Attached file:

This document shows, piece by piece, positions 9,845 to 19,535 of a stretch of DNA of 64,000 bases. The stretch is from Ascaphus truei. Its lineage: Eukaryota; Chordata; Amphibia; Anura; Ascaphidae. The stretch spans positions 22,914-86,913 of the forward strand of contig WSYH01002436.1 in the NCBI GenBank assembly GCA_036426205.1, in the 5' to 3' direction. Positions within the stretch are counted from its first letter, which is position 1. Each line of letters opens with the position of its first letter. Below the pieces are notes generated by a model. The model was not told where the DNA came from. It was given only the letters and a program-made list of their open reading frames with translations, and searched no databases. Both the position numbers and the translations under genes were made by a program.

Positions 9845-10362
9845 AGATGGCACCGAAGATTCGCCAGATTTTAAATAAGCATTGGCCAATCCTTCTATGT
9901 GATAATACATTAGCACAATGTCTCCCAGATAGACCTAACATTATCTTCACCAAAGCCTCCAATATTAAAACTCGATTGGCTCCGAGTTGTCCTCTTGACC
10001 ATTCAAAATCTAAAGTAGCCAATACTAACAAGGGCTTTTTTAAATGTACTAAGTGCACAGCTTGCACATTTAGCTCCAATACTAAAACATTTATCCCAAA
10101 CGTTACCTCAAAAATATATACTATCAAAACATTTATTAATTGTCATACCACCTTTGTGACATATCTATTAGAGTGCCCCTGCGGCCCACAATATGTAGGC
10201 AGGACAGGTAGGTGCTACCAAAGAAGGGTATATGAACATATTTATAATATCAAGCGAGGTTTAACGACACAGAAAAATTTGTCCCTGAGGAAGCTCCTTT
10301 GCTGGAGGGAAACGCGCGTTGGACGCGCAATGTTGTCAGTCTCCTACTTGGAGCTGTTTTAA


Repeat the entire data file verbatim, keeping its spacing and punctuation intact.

This document shows, piece by piece, positions 9,845 to 19,535 of a stretch of DNA of 64,000 bases. The stretch is from Ascaphus truei. Its lineage: Eukaryota; Chordata; Amphibia; Anura; Ascaphidae. The stretch spans positions 22,914-86,913 of the forward strand of contig WSYH01002436.1 in the NCBI GenBank assembly GCA_036426205.1, in the 5' to 3' direction. Positions within the stretch are counted from its first letter, which is position 1. Each line of letters opens with the position of its first letter. Below the pieces are notes generated by a model. The model was not told where the DNA came from. It was given only the letters and a program-made list of their open reading frames with translations, and searched no databases. Both the position numbers and the translations under genes were made by a program.

Positions 9845-10362
9845 AGATGGCACCGAAGATTCGCCAGATTTTAAATAAGCATTGGCCAATCCTTCTATGT
9901 GATAATACATTAGCACAATGTCTCCCAGATAGACCTAACATTATCTTCACCAAAGCCTCCAATATTAAAACTCGATTGGCTCCGAGTTGTCCTCTTGACC
10001 ATTCAAAATCTAAAGTAGCCAATACTAACAAGGGCTTTTTTAAATGTACTAAGTGCACAGCTTGCACATTTAGCTCCAATACTAAAACATTTATCCCAAA
10101 CGTTACCTCAAAAATATATACTATCAAAACATTTATTAATTGTCATACCACCTTTGTGACATATCTATTAGAGTGCCCCTGCGGCCCACAATATGTAGGC
10201 AGGACAGGTAGGTGCTACCAAAGAAGGGTATATGAACATATTTATAATATCAAGCGAGGTTTAACGACACAGAAAAATTTGTCCCTGAGGAAGCTCCTTT
10301 GCTGGAGGGAAACGCGCGTTGGACGCGCAATGTTGTCAGTCTCCTACTTGGAGCTGTTTTAA